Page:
Thieves Steal SFPD’s Catalytic Converters Right in Front of the Station

A veteran officer at the SFPD was quoted as saying he doesn't believe they will ever be recovered.

Angry about your catalytic converter being stolen? San Francisco police can now relate. Four marked police vehicles—two vans and two trucks—all had their catalytic converters stolen right in front of a law enforcement building early Monday morning. As Mission Local reports, authorities have yet to apprehend any suspects.

The incident highlights how brazen thieves of the emissions control device have gotten. Catalytic converters contain precious metals and they are relatively easy to remove from a vehicle with the right tools. Thefts of catalytic converters from hybrid cars and vehicles with high ride heights are especially common. Converters from hybrids typically contain more of the metals and high-riding vehicles—like vans and trucks—don’t need to be jacked up to access the valuable devices.

The thefts took place near the corner of 16th Street and De Haro Street, where several police vehicles are typically parked by the Special Operations Bureau building at 17th and DeHaro. That’s where the region’s SWAT team and bomb squad are housed. Likewise, the San Francisco district attorney’s office is just a few hundred feet away. If the police had to respond to a call using one of these vehicles, any suspected criminals would hear them coming. Catalytic converters typically sit before a car’s muffler and removing one effectively bypasses the sound-deadening device.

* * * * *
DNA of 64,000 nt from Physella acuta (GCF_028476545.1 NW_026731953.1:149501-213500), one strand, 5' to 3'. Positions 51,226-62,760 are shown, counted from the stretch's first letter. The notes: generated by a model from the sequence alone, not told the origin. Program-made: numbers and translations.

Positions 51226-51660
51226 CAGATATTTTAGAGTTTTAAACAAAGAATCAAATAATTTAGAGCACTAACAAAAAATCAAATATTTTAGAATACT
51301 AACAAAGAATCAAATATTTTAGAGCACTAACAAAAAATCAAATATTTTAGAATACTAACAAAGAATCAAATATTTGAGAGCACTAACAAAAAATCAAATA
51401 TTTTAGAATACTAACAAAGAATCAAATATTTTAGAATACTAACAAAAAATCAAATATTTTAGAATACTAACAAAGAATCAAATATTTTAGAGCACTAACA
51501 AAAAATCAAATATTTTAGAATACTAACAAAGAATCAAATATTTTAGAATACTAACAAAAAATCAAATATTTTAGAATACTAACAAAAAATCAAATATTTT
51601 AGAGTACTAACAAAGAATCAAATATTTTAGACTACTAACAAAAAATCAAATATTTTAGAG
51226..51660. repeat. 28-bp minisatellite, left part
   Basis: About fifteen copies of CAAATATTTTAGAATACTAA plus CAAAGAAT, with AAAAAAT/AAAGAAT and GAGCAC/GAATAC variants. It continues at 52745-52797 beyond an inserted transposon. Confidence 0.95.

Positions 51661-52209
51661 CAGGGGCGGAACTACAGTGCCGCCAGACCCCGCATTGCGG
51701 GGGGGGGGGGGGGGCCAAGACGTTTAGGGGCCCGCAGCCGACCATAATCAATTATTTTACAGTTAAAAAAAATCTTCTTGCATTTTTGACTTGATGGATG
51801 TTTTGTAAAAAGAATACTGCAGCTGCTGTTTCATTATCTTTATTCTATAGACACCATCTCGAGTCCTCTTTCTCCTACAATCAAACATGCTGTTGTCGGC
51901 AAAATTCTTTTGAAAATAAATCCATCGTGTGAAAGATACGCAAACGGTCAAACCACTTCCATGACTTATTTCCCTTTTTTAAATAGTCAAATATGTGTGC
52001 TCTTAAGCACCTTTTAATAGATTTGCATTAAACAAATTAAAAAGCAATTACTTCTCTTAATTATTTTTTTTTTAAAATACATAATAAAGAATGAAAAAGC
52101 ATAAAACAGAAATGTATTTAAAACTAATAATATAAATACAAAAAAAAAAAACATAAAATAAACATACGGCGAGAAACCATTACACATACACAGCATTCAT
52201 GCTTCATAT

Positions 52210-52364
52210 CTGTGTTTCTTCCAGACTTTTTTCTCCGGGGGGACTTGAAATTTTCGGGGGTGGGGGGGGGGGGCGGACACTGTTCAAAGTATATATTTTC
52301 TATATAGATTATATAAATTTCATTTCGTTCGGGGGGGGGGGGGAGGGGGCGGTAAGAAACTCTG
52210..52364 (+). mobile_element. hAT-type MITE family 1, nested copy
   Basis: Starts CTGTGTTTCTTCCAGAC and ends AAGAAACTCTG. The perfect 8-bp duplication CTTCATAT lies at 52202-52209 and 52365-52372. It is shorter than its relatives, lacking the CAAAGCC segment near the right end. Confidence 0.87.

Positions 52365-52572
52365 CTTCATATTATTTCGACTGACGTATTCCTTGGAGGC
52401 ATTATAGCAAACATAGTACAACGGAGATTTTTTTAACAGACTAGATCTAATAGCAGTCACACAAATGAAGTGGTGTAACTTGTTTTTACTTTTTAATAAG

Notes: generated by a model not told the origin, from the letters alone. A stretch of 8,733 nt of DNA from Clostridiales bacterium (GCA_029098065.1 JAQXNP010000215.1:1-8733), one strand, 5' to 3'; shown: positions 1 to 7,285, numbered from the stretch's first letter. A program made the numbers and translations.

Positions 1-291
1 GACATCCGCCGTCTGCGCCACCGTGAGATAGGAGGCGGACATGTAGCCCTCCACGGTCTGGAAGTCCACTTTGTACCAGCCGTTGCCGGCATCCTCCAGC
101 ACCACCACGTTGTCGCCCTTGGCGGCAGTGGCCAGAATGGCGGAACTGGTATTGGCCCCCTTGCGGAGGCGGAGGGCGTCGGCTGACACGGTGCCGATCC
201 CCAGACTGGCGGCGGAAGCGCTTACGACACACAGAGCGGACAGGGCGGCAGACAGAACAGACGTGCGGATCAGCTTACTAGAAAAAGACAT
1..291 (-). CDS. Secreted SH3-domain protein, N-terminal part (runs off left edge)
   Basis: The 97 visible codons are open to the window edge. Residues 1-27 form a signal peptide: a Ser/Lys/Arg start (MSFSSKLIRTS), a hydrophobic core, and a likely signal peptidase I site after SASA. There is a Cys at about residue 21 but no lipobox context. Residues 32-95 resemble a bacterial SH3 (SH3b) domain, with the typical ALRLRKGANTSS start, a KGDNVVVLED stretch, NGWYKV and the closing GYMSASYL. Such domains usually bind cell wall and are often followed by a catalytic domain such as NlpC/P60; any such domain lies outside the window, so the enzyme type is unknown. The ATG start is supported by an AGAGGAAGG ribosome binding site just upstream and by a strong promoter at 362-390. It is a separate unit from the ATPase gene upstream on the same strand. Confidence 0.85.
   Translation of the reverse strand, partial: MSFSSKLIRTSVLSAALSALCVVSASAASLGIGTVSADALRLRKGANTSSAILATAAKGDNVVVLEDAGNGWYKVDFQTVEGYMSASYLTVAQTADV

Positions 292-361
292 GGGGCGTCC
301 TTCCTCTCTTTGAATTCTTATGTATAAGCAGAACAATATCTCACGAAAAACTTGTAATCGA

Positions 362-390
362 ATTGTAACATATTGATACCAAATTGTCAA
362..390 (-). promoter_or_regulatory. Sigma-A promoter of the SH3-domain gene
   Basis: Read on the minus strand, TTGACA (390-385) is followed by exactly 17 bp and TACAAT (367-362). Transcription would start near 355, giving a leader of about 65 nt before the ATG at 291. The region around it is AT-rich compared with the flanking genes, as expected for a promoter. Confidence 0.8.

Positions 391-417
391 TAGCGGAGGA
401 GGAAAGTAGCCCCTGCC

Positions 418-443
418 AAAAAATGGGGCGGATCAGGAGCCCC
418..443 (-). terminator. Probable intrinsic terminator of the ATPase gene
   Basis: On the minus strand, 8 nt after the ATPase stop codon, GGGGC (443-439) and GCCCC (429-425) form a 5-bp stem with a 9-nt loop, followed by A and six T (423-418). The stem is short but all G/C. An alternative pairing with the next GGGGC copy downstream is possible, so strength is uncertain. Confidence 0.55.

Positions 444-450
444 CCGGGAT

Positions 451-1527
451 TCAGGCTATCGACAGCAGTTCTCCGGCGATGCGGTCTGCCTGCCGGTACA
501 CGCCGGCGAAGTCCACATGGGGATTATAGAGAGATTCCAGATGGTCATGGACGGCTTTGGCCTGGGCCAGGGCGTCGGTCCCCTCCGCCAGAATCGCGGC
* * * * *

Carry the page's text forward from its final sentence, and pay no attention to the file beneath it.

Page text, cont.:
Speaking to Mission Local, a “higher-up” at the SFPD reportedly stated that the people who stole the catalytic converters “really don’t think much of the police.” Another SFPD officer speaking to the California publication likewise stated that the perpetrators in this instance will probably get away with it. At least they’re honest.

The theft remains an open investigation. Last year, California police recovered 250 stolen converters in a massive bust which led to 19 arrests. Authorities in other states have had similar successes, although stopping these thefts before they happen is what people really want. Big bust or not, it would be best if it never happened.

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